Socialisation should be started slowly from an early age and continued throughout a dog’s life (with an array of safe sights sounds, friendly animals and humans, different races, age groups etc. and in a variety of safe environments).
Experiences between 8 and 16 weeks shape a dog’s temperament and behaviour the most so its important to ensure that experiences are enjoyable and educational.
During this time puppies learn about appropriate responses and to be less stressed when experiencing something or someone unfamiliar for the first time. Well-socialised animals look forward to having new experiences, while animals that aren’t socialised often Stressed behaviour around new people, animals or places, snappy. them.
Tip: Regular leash-walks around your neighbourhood, where your dog is not pulling or frightened, are a great way of keeping your dog well-socialised throughout his or her life.
General guideline for walks
- Up until 2 or 3 months, walks around the garden are fine.
- Up until six months, depending on the breed, about 15 minutes at a time outside the garden is sufficient.
- Between 6 months and a year you can increase the time to around 30 minutes, depending on your puppy’s breed.
- In adulthood, walks can last for around an hour for active or working breeds and between 20 and 30 minutes for others.
Walk on grass where possible, hot tar will burn puppy paws. It’s also more interesting to investigate and natural to toilet on.
Take into account your puppy’s age, breed requirements, state of health, level of socialisation and fitness level.
Go for rides in the car. Don’t feed puppy for 3 hours before the trip. Put down a thick, soft blanket so he or she doesn’t feel the vibration too much, and ensure adequate ventilation. Act normally and don’t pacify puppy if they seem a little worried, rather act confidently to help your puppy accept the experience of being in the car.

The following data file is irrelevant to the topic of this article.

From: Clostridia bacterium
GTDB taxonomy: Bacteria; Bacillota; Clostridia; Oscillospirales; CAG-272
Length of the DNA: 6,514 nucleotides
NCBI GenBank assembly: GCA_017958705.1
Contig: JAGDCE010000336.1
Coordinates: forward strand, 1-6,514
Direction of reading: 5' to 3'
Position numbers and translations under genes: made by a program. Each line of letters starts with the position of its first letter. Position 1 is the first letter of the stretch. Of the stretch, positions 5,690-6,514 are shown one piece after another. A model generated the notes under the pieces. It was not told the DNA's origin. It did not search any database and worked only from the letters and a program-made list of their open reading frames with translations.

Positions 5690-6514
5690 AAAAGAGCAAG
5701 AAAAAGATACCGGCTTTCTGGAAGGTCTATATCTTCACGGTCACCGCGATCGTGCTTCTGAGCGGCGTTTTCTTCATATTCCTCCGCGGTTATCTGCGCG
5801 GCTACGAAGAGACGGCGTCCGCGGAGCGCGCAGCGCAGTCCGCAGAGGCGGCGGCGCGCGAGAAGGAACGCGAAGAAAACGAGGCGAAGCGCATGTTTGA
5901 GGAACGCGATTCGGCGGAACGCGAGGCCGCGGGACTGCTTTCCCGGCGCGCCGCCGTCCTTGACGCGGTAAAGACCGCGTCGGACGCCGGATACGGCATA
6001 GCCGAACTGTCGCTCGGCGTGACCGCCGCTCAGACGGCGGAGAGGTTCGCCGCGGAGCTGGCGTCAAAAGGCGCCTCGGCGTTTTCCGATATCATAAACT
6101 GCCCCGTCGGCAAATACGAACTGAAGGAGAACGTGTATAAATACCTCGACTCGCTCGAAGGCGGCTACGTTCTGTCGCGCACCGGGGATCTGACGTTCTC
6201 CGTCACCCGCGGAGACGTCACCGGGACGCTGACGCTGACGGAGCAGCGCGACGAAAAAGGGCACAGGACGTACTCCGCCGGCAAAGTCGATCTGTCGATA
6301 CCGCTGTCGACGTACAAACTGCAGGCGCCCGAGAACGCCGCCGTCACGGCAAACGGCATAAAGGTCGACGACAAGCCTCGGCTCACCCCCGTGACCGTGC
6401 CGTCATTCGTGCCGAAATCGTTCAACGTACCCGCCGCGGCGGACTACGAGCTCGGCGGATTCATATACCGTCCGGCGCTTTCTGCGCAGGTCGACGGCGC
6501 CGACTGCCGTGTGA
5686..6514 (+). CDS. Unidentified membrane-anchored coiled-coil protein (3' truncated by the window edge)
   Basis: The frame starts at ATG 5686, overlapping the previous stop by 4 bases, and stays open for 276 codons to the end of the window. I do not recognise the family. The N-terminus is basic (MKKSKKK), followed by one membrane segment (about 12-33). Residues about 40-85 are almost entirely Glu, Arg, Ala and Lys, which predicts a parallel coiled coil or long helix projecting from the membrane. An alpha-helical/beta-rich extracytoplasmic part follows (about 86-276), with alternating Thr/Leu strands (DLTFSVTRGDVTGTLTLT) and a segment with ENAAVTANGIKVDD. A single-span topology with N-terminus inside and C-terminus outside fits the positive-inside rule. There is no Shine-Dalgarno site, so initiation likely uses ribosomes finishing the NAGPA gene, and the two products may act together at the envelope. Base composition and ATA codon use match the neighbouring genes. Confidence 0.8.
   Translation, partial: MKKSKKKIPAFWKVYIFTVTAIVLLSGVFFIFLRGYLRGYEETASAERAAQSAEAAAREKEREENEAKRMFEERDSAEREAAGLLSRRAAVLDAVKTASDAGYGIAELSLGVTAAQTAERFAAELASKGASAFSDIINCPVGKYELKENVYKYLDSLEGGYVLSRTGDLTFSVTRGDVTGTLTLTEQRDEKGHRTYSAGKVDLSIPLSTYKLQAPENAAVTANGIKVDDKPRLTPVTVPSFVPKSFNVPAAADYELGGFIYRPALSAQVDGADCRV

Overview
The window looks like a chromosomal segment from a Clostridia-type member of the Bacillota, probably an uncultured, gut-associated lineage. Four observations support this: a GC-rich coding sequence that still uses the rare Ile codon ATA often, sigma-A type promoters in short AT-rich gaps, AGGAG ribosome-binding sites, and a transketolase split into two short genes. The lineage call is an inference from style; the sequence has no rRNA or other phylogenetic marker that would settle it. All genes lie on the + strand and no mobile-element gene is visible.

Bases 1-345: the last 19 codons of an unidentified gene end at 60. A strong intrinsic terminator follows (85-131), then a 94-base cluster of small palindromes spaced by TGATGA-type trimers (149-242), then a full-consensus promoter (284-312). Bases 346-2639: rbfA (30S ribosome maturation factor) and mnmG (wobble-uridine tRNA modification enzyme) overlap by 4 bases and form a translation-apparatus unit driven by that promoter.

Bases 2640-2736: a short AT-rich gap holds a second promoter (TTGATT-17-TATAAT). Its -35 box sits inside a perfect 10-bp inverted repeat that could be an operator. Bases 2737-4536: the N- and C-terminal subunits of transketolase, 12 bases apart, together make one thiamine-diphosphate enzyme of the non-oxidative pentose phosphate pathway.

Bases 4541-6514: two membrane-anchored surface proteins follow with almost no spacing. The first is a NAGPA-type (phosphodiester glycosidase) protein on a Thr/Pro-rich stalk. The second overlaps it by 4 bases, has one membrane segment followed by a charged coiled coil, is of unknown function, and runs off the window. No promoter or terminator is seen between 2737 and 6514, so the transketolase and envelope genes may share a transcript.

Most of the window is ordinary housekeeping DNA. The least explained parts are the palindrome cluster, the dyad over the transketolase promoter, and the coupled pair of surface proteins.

Go to the park on-leash. Practice safety and keep things light, relaxed and fun. Be aware of unfriendly dogs or large dogs running up (trust your instinct but don’t cause any unnecessary distress). Pick up your puppy and walk in the opposite direction, rather than letting puppy have a bad experience with an unfriendly or over-whelming dog. Walk puppy past a school during break time. Use treats and gentle encouragement if necessary, to link positivity to the experience.
Take puppy to the vet simply to get weighed and to list her as a patient. Act relaxed so she sees you’re not stressed. A little treat at the end of a consultation is also helpful. Source a good vet through word of mouth and trust your gut.
Bathing, nail clipping, brushing. Use a facecloth to clean her face and avoid getting water in puppy’s ears and eyes. Introduce a clipper, brush, collar & leash using treats and lots of patients, initially with no intention of using the items at all but just for puppy to smell and check out. Praise, reward and repeat. Pretend to use the items by gently touching puppy with them, before moving onto actually using them the next time. Take your time and if she stresses, stop. Please take very special care with nail clippers and rather ask your vet to cut nails if you’re not sure how to. The best way to keep your dog’s nails short is by having a fun walking routine.
Expose puppy to mild adversive weather conditions. Call her outside to play a game when the wind and light thunder just starts up. Act normally to show your puppy that nothing is wrong. Only do a few minutes and then go inside before puppy becomes fearful, thereby leaving a good memory. If puppy is scared from the start, call them inside and try to distract there with a game to deter from the experience.
If your puppy feels more comfortable hiding, then see where she chooses as a safe spot. Make sure that this area is available 24/7. You can make it nice and cozy and place a bowl of water nearby.
Don’t treat or pacify any fearful behaviour. If your puppy shows panic or distress, you’re exposing her to too much too soon.